Traditional Fuel: What Does the Future Behold for It?

published Jan 13, 2020
2 min read

Petrol Station

By 2040, the government plans to place a ban on all petrol and diesel fuelled transport in an attempt to tackle the high levels of nitrogen oxide poisoning that is harming our air. Sales of electric cars skyrocketed to a new record in 2017, with over 4,000 new licensed motors per month. This is a considerable increase to sales figures from 2013, where only 3,500 electric cars were registered for the full year.

So, how will this transition to electric cars effect traditional fuel? Here, we will look at what the future of fuel looks like for the UK with retailers of used cars, Lookers group.

An Increase in Electric Car Charging Points

Since their introduction into the automotive industry, electric cars have been under fire. Many claimed that a lack of charging points would mean we couldn’t sustain an increasing consumer interest.

However, over the last 12 months there has been a substantial increase in charging points to support drivers’ lifestyles. The UK has followed New Zealand’s lead by introducing charging stations that are easier to find. Currently over 20 organisations are installing new car charging infrastructure.

With the aim of placing 3,000 rapid charging points across the UK, InstaVolt collaborated in a multi-million-pound deal with ChargePoint in 2017. According to researchers, it is possible to develop an instant car charging method which would take the same amount of time as to fill a car with fuel — a solution to a concern shared by many across the nation.

The potential that the electric car market has, has been noticed by numerous oil companies. It was announced by BP that they would be installing more rapid charging points into their service stations at the beginning of 2018. BP’s rival, Shell, has already invested into companies to install electric car charging points at their stations.

The Guardian reported that BP has invested £3.5 million into American organisation Freewire Technologies, who develop small charging units with the ability to charge a car in half an hour.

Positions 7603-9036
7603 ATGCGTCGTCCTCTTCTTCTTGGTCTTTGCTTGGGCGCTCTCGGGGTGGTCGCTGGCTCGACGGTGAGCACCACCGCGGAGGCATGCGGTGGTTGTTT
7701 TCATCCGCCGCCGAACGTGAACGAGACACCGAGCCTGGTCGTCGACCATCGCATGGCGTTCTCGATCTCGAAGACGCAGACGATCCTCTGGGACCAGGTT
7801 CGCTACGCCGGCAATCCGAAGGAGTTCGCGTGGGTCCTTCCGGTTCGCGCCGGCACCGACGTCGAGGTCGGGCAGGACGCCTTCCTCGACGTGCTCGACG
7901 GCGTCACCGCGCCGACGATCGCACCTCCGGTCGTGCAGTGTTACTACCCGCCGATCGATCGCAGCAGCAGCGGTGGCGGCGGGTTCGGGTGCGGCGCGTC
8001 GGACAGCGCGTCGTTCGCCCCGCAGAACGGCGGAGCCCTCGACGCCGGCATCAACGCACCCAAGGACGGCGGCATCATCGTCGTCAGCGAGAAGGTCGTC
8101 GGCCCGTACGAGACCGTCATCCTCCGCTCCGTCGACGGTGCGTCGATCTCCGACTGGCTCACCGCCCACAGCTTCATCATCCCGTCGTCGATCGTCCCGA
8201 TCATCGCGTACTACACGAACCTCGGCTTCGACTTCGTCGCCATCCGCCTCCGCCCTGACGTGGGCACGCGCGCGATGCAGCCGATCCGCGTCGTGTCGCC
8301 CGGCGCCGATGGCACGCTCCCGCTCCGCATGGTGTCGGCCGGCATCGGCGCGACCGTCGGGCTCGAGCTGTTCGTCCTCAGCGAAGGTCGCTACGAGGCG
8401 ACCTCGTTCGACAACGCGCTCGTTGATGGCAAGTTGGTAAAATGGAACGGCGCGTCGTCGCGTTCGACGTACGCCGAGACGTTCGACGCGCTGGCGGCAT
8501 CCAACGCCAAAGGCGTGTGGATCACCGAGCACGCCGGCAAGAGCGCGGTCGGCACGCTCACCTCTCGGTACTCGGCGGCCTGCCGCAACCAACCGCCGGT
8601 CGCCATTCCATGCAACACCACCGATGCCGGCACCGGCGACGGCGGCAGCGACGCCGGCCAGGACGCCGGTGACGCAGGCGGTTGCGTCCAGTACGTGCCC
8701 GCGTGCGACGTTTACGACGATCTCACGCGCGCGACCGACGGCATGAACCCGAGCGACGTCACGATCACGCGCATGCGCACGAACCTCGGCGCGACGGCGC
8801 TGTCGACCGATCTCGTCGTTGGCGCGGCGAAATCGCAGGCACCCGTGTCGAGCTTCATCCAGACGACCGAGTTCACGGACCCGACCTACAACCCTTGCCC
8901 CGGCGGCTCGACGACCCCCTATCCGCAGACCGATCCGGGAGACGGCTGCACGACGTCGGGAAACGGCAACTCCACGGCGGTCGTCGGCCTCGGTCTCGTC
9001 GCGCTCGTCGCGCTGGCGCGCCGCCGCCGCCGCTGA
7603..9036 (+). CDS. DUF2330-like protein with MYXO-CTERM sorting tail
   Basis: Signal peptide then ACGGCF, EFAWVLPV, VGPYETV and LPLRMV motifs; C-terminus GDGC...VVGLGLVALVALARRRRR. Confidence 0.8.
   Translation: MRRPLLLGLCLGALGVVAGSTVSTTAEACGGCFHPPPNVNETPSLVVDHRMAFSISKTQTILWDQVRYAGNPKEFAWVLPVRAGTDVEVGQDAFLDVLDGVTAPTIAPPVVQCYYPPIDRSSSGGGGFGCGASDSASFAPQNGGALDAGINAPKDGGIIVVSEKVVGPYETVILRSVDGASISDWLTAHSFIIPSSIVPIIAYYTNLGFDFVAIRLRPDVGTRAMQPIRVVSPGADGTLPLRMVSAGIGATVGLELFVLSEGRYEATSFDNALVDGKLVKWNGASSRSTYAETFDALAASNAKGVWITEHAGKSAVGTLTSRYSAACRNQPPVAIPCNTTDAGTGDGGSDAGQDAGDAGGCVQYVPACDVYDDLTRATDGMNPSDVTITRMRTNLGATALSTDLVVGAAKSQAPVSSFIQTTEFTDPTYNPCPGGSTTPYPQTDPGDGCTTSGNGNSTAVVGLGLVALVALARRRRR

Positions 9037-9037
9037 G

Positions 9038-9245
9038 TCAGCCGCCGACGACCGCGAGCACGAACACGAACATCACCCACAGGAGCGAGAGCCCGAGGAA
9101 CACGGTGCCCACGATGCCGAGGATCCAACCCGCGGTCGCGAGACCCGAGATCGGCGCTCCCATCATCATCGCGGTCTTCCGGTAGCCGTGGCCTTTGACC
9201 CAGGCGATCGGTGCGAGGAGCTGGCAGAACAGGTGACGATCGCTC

The chief executive of BP Downstream, Tufan Erginbilgic, said: “EV charging will undoubtedly become an important part of our business, but customer demand and the technologies available are still evolving.”

In 2017 three million electric vehicles were licensed making this the global record for electric powered cars being on the road- China being the dominant force behind this statistic. It is expected by oil companies for the electric car market to continue increasing without affecting oil demand significantly. However, by investing into electric car charging, companies are protecting themselves if the demand for traditional fuel plummets following the government’s proposed ban.

Unstable Fuel Prices

With regards to year on year fuel prices across the UK, many factors have been reported by the RAC. Brexit, pollutants, and tension in the UAE have caused the price of fuel prices to fluctuate. A subsequent plan to ban traditionally fuelled cars will not help.

Spokesman for the RAC, Simon Williams, claimed: “Both petrol and diesel are now at their highest points for more than three years which is bound to be making a dent in household budgets”.

In response to the three-year record high in fuel prices, industry professionals and the RAC are encouraging supermarkets to reduce their prices so they are more affordable. However, fuel prices are still likely to fluctuate due to the UK’s continued negotiations with Brexit.

But what will happen to fuel prices after Brexit? The UK is dependent on imported fuel — around 38% of total energy consumption comes from imported resources. Trading relationships will likely be at risk after Brexit — it is important to consider how the value of GBP could fall, affecting fuel costs.

After the referendum concluded that the UK would leave the European Union, the GBP’s value experienced a sudden fall by 20% against the USD. This caused fuel prices to rise by around 10p per litre. Industry professionals are concerned that Brexit could signify the end of affordable fuel in the UK.

The UK should anticipate that costly fuel prices will be the norm, especially with higher prices of traditional fuels and the falling value of the GBP.

With further expected increases in electric cars by 2040, fuels prices are expected to be volatile in the near future, especially since the mission to improve air quality is ongoing.